An Heirloom Christmas
The women in my family love to create things. So much of my grandmothers, mom's, and sister's creativity has influenced me throughout my life that I can't take full credit for my craft journey without recognizing them. In their own ways, they each have lent their hand in the creation of a very special Christmas heirloom for my nephew. (Note: I created the bag in 2020 and am documenting the process here now!)
My Mémère was a talented oil painter. Her paintings are treasured family heirlooms and I hope to have one in my home one day. The painting of the Victorian woman in her garden with her baby and dog is one of my favorites that she did. According to my mom, "Mémère liked Victorian ladies and their babies. She saw a picture of this painting in an artist's book and copied the painting. She added the dog and many of the flowers that [my dad] grew in our garden from seed. [My dad] loved to garden but didn’t usually weed it. I weeded the garden a lot!"
My Nana is a skilled painter and artist as well. Whenever we went to her house as kids, she always had her acrylic paints out and was always willing to teach us how to paint flowers. I know I used so much of her paints but she never complained and always encouraged me. My sister's and my (very messy) bedroom featured some of her popular floral motifs around our window. She was also probably the first person to introduce me to sewing. My sister and I had a pillow-making sleepover at her house when I was about six years old. I know she put up a lot with us while trying to show us how to sew.
My mom is especially skilled at repainting old furniture but also is a talented crafter. We always had craft supplies in the house growing up. She encouraged us to draw, paint, scrapbook, or just create. Our Halloween costumes were often handmade and truly some of the best I've seen. Her decor sense is also something I really admire. Holiday decorations, even when they were simple, were always tasteful and creative.
My sister, Leslie, is a big DIY-er and crafter. She is always ahead of the trends and the person I ask for Christmas decor predictions. I still am not over the one-year birthday party decor she made all herself! She definitely gets her love of decorating from my mom.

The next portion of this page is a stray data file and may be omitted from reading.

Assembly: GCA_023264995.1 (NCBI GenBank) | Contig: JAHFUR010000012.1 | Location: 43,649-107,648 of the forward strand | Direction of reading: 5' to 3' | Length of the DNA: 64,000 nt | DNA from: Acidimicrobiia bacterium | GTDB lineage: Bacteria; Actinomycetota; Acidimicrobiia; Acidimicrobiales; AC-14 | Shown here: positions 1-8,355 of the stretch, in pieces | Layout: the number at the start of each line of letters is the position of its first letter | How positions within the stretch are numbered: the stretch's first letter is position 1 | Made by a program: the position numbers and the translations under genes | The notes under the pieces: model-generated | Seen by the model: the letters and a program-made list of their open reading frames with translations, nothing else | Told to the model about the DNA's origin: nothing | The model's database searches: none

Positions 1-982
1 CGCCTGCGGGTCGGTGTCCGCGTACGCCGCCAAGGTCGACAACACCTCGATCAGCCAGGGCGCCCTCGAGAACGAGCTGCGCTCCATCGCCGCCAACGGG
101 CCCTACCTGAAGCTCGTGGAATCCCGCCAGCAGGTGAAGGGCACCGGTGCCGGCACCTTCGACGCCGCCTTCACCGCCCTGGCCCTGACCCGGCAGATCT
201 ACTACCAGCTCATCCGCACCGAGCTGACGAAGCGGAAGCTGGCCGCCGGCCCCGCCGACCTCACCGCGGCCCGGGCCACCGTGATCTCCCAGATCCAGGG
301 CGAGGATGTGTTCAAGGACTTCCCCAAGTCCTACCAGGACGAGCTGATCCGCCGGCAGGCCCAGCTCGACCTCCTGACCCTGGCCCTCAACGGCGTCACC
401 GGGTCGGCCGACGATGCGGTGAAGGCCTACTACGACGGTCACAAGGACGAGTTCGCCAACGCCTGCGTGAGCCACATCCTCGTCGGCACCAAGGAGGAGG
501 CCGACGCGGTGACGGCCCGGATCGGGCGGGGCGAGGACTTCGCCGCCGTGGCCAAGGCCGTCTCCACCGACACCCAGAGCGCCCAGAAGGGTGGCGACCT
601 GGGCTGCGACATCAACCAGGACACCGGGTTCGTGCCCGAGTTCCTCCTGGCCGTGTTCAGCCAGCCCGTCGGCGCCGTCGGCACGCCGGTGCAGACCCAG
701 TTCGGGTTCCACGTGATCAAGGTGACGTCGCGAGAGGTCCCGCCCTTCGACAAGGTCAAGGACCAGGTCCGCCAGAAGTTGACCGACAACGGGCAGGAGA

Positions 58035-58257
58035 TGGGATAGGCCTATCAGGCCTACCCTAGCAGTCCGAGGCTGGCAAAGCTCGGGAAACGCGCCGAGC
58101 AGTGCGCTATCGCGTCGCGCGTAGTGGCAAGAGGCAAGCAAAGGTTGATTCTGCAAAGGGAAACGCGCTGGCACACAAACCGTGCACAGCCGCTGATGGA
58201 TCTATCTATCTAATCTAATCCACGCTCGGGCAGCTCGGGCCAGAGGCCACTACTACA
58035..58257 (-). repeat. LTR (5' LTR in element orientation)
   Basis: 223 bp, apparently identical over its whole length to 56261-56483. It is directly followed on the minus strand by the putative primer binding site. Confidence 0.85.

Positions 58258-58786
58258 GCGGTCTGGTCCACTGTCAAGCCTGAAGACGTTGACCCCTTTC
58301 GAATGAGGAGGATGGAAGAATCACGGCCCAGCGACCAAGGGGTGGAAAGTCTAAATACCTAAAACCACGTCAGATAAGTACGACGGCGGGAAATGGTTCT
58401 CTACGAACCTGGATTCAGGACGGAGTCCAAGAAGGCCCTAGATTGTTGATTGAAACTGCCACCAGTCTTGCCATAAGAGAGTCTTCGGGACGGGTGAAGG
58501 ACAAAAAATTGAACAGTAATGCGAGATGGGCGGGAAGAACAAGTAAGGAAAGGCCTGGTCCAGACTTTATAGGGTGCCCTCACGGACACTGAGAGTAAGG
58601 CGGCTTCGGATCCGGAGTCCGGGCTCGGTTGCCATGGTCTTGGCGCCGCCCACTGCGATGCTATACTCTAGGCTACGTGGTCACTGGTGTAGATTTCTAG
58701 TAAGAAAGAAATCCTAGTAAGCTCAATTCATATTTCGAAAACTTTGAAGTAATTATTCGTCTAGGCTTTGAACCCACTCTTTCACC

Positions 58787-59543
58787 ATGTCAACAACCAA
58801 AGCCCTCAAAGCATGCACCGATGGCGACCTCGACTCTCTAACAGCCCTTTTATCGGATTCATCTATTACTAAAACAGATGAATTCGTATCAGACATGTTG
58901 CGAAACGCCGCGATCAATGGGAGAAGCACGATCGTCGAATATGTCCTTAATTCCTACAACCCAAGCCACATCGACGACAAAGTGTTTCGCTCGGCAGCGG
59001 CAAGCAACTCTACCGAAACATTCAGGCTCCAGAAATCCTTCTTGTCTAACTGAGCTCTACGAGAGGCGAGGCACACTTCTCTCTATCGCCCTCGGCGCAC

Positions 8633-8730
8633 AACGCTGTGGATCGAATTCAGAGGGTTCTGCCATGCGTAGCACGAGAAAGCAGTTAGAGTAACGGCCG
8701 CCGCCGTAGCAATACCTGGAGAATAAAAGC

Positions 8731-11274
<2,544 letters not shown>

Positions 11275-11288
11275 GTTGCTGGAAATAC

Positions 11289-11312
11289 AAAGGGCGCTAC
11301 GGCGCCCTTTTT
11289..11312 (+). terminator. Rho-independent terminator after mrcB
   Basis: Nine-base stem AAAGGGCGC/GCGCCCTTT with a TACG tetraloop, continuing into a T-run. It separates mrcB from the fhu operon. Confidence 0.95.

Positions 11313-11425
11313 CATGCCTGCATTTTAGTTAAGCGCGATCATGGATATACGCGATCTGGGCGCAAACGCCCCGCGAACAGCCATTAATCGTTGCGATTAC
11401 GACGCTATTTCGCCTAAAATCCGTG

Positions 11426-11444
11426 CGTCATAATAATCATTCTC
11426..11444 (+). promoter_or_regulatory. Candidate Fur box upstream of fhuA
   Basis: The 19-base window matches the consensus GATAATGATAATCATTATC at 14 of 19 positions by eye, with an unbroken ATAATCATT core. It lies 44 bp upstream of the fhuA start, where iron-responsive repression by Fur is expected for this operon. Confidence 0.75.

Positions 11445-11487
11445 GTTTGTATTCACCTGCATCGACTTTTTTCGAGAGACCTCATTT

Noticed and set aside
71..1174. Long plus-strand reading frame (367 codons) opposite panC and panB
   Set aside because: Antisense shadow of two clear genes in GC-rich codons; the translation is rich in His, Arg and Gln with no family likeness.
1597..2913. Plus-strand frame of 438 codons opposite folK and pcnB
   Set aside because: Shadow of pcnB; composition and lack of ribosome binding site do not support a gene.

As for me, I've always dabbled in drawing, painting, and crafting. It wasn't until college that I taught myself how to sew. After college, I got interested in quilting when I worked at a fabric store. I never thought much of quilts but I realized that I had a connection to quilting when I looked back at some childhood photos. My dad had a quilt made by his Grandma Hazel that we used for outdoor picnics. She gave it to him when he graduated high school in 1979. It was a well-loved blanket in our house, one that was always used on the couch or for sitting on while someone pulled you across the house on the tile floor. As you can see in these photos, it is torn up! It is currently retired, sitting in a closet at my parent's house. There are only a few front pieces left. From what I can tell, it was a quilt made in the classic House pattern with green and peach sashing.
When I started making quilts, I truly fell in love with the idea of making heirlooms that would be passed down to generations. I really don't think there are more heartwarming gifts than something hand-crafted.
When my sister had her first child (and the first grandchild to my parents), I knew I would have fun making lots of little things for my nephew. For his first Christmas, my sister approached me about making a custom Christmas gift sack. I love the idea of making a large bag that could be used time and time again to wrap presents.
My sister is a fan of non-traditional Christmas colors, so we decided on a lovely mix of textured peaches, ochres, blush, and blues. We opted for this bundle from Fabric Bubb, plus we added in ecru cotton and a couple of prints.
We decided to design the bag after the Expanding Stars pattern by Quilty Love. The pattern itself doesn't offer that size, but I replicated the pattern by doing the math myself.
In order to sew everything in the correct orientation, I laid out all my pieces on my sewing table. There were a lot of HST to line up correctly!
Making the front design was a very time intensive ordeal, so instead of making front and back the same, I decided to create a scrappy checkerboard pattern for the back. Both the front and back patchwork were then quilted with batting but no backing.
After the front and back patchwork were quilted, I sewed them right sides together and gave the bag a square bottom. Then I lined the bag with a cotton canvas in order to hide the seams and batting inside the bag.
The bag features a drawstring closure. I had never done a drawstring before, but I'm pretty thrilled with how it turned out.I used a cotton canvas to create an enclosure for the drawstring. I added in a label to the inside of the bag with my nephews name, the year it was made, and my initials.
Since there were some scraps left over from the bag, I made some coordinating monogram ornaments for nephew, my sister, and brother-in-law.
I received some the the cutest pictures back from my sister. They had a white Christmas and took Simon for a little joy ride on his new red wagon. I think Santa would be jealous of his quilted toy sack!
This Christmas sack is one of my favorite things I've made to date, and I'm sure it will be a new tradition every time a new baby is welcomed into our family.